By Melissa Adamo on Monday, April 21st, 2014 at 10:00 am
An art form that correlates well with poetry is standup comedy. Such connections are not often made in classrooms or seen on TV classrooms. In my courses, I reference movies or shows in order to connect the more “popular” examples to assigned short stories. Such comparisons are obvious and in no way novel since all of these forms use character and plot. When teaching poetry, many instructors typically compare poetic verse to song lyrics, and I do this, too. Who can’t think of at least one example of the English teacher rapping Shakespeare? (I do not do this). Although this comparison works on many levels, music still, well, uses music: a creation of melodies through instruments, whereas poetry only relies on its words to create tone, cadence, and rhythm—no other sounds accompany it. Thus, the art of standup translates more easily to poetry.
A poetry reading and standup comedy are similar kinds of performances. Both the poet and comic are up on that stage or behind that lectern alone. There are no special effects. No gimmicks. Both just feature a person, a mic, and her words. Both are a raw way to disseminate ideas, to start conversations. Comedian and actor, Jerry Seinfeld asserts on his web series Comedians in Cars Getting Coffee, “The comedian studies himself. The actor studies other people. The comedian wants to be himself. The actor wants to be anyone but themselves.”1 This same concept applies to poets versus fiction writers. Sure, both poets and comedians create characters or even a narrative from time to time, but overall their voice and vision is expressed through image, anecdote, word play.
A great example of the comedian studying herself is Tig Notaro’s comedy album: LIVE. In August 2012, Notaro went on stage waving to the crowd, saying, “Hello. Good evening. I have cancer.” The audience responded with a mixture of nervous laughter, genuine laughter, and silence. As she continued and people realized that she was not joking, that she really did receive a diagnosis of breast cancer just a few days prior, some audience members began crying. To comfort a particular person, Notaro responded, “It’s okay. It’s okay. I have cancer.” She used the normally terrifying phrase “I have cancer” as if she were just saying another “It’s okay.”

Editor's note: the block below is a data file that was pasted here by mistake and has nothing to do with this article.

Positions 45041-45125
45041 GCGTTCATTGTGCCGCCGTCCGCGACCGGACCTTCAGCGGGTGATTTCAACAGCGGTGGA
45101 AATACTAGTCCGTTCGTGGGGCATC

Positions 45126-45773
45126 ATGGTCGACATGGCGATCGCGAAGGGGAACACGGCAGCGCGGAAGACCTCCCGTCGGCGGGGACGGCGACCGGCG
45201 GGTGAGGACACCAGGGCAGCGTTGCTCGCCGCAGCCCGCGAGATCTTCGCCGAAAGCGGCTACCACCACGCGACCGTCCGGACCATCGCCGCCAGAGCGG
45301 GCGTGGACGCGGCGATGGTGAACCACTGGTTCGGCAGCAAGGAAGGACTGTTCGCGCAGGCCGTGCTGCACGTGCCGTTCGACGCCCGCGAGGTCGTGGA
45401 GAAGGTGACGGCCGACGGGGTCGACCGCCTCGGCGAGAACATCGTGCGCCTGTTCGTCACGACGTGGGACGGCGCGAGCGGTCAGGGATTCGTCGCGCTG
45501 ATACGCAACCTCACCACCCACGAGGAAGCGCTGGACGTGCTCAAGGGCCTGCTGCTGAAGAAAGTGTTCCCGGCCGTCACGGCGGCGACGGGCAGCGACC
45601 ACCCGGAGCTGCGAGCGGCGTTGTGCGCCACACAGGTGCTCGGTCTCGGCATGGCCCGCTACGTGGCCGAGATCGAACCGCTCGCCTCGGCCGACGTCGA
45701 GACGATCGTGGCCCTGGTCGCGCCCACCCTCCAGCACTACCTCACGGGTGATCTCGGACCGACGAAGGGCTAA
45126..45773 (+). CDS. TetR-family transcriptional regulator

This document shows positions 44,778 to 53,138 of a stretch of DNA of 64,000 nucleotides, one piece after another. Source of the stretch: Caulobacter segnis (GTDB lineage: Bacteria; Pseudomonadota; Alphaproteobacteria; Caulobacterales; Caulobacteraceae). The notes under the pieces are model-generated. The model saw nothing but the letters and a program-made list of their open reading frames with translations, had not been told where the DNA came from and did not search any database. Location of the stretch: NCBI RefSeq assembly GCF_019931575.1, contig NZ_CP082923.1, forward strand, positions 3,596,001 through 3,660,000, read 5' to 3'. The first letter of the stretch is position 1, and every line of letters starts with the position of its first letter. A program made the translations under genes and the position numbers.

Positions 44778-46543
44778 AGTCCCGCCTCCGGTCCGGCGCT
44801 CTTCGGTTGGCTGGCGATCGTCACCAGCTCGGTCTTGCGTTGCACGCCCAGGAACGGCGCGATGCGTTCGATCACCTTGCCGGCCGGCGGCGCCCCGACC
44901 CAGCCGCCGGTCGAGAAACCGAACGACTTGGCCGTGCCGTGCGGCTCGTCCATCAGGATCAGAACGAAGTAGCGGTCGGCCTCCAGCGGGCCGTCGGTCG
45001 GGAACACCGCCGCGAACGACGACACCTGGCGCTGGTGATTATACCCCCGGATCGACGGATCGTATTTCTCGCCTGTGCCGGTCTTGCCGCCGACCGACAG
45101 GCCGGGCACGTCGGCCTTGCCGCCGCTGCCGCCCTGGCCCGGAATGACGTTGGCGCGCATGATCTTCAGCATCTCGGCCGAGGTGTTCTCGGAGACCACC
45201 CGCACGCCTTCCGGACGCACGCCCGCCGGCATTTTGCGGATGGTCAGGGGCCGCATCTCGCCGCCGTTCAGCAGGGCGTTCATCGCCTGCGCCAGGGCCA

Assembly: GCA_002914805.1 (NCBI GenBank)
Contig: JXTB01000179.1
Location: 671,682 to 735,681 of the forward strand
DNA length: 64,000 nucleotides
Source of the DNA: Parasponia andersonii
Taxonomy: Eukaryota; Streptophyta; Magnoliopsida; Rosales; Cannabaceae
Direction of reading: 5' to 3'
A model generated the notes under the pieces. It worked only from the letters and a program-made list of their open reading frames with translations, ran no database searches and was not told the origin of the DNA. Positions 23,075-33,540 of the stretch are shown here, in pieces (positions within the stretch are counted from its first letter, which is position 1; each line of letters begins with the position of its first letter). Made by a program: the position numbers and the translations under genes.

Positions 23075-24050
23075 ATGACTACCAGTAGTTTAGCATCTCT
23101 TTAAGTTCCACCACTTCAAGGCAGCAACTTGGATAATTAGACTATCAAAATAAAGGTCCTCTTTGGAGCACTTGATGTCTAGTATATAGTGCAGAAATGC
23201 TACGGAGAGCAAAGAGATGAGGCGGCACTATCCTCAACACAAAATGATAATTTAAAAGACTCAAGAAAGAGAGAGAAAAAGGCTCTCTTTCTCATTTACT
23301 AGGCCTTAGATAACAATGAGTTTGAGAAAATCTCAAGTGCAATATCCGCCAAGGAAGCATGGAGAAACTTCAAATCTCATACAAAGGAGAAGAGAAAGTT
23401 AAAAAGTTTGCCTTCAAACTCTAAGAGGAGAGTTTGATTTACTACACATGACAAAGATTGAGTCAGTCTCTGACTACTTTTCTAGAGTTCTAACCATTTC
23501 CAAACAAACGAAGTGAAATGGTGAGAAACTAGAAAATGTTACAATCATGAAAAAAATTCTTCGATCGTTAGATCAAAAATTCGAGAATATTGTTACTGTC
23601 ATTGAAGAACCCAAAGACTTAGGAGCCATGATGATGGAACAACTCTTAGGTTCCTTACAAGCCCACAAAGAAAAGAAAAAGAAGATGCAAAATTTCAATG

Such jarring juxtapositions occur in poetry, too. Mark Doty, an award winning poet, writes that “poetic description wants to do anything but reinscribe the already known; if we look deeply enough into anything, is what we find the opposite of what appears at the surface?”2 Poets craft lines to surprise readers as well as themselves, finding a new sense of understanding in their words. Mary Szybist’s National Book Award winning poetry collection Incarnadine includes the poem “Happy Ideas”; in it, all of the lines begin with “I had the happy idea” and then offer an image that does not fit with our preconceived notions of “happy.” She writes, “I had the happy idea to create a void in myself.”3 Having a void in oneself certainly does not seem happy, but putting these words in such close proximity challenges us to rethink definitions of seemingly simply words like “happy” and “void” much like the seemingly simple words Notaro juxtaposes and surprises: “okay” and “cancer.”
In an interview with NPR, Notaro reveals, “I was scared of offending people and confusing people. You know, thinking about people that maybe did have cancer in the audience, or had somebody that they loved that had cancer. And then the reality hit me that I have cancer — this is my story.”4 Is this not what poetry does? Does it not grapple with truth and confusion and our place among others? Before going on stage, Notaro told Louis CK, who was about to introduce her set, that she was just diagnosed. He recalls that night saying, “What followed was one of the greatest standup performances I ever saw. I can’t really describe it but I was crying and laughing and listening like never in my life. Here was this small woman standing alone against death and simply reporting where her mind had been and what had happened and employing her gorgeously acute standup voice to her own death.”5 Louis CK’s apt phrasing of “listening like never before” underscores the goal of any good poet or standup, and his wording in regards to Notaro “reporting where her mind had been” defines the job of any standup or poet. Great poets and comics do all of this in such a way to make it look simple.